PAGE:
The resource has been added to your collection
Suggestions for using Think Alouds with students while teaching Their Eyes Were Watching God.
This resource has not yet been reviewed.
Not Rated Yet.
The Think-Aloud exercise draws on specific reading skills to explore the information in a selected reading passage.
The Think-Aloud exercise can help students formulate questions before, during, and after reading the novel. It also can help them make predictions about what will happen and when, based on what they learn in the selected reading passage.
When using think-aloud reading with your students, use the list below (“Reading skills students draw on for strong reading comprehension”) to structure the reading tasks. Either introduce the list directly to students before reading or during the think aloud with them, showing students what skills you are using as you use them, and then guiding the group or class can create the list of skills together.
Step 1: Begin with a short section of a text (1-2 pages); the text should be challenging for most of your students and give you several opportunities to illustrate the various reading strategies.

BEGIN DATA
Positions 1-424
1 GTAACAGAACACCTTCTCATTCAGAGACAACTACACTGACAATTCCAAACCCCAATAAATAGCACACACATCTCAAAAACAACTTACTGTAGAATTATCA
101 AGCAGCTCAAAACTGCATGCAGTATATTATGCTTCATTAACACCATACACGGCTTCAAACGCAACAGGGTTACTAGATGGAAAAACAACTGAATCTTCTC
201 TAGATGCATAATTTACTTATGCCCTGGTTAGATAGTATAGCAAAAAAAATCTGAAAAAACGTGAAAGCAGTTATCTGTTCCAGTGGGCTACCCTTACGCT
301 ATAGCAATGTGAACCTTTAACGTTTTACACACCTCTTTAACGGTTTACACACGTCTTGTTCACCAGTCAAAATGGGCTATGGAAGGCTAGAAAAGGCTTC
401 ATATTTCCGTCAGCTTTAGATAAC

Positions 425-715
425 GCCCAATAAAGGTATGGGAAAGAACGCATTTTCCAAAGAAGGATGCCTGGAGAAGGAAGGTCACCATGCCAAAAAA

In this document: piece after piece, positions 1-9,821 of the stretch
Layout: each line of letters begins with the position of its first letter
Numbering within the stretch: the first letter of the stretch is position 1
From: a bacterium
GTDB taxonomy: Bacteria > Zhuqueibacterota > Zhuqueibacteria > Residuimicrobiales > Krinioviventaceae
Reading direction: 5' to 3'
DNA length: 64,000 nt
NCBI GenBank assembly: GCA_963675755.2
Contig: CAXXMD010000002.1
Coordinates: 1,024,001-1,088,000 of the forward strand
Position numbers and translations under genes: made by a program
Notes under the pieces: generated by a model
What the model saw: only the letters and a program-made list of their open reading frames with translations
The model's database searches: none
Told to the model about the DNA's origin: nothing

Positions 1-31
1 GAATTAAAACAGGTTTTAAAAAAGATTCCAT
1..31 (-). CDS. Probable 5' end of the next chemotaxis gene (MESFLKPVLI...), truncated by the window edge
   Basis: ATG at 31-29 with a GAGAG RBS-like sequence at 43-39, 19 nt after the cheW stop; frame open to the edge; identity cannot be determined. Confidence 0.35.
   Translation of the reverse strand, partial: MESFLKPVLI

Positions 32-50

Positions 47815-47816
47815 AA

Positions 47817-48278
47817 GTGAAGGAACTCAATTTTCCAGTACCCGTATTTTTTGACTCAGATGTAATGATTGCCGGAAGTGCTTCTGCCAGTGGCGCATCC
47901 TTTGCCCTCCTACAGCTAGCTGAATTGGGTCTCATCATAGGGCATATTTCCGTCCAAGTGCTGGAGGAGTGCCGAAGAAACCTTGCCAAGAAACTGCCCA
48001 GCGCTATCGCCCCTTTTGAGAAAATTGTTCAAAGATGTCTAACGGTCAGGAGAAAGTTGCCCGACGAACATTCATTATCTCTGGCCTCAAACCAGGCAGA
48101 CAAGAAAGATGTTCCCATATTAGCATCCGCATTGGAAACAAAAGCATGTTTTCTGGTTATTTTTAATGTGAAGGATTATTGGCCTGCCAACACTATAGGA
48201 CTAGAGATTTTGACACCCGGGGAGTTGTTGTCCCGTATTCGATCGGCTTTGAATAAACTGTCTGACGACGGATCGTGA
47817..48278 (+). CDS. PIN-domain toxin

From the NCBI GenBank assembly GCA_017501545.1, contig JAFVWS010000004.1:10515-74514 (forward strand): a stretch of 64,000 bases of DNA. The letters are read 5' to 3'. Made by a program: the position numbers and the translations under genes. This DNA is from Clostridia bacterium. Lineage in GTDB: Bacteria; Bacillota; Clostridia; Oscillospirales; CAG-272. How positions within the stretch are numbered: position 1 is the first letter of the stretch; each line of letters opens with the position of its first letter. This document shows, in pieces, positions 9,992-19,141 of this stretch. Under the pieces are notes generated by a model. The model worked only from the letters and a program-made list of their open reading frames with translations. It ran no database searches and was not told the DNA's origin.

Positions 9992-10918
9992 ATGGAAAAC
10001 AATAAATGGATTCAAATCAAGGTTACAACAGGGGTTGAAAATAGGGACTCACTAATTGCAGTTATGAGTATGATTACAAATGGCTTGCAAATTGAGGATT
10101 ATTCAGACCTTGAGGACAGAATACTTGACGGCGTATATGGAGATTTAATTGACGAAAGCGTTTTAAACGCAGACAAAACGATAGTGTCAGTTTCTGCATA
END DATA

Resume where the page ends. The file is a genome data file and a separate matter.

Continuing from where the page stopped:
Step 2: Depending on your students’ skills and grade level, choose 3-5 strategies on which you want to focus from the list. For instance, Activate Prior Knowledge, Make Predictions, or Ask Questions. Tell your students what the strategies are that you will be using, why each of these strategies helps on this particular section of text, and when to use them (i.e. before, during, and/or after) as you read the text.
Step 3: Make sure you give your students the purpose or goal for this reading or have them come up with it if that’s appropriate for the particular reading.
Step 4: Read the text to your students and model the chosen strategies as you read by stopping to articulate aloud what skills you are using and what conclusions you are drawing as you read.
Step 5: Have your students annotate the text by underlining, circling, or putting post-it notes near the cues that called for the use of a particular strategy. Discuss them after the read-aloud is complete.
Step 6: Have students brainstorm a list of other texts and circumstances where they might be able to use each of the strategies. Have the students connect these strategies to real life situations.
Step 7: Consistently reinforce the use of these strategies as you continue reading this text and as you introduce new texts to your students.
Adapt the Think-Aloud to suit the students in your class,
depending on how independently students are capable of working, how they are
used to working, and how you want to evaluate their work. Possible instructional scenarios include:
If students are not familiar with the following list of reading skills, review the following list with them:
What skills do you use before, during, and after you read?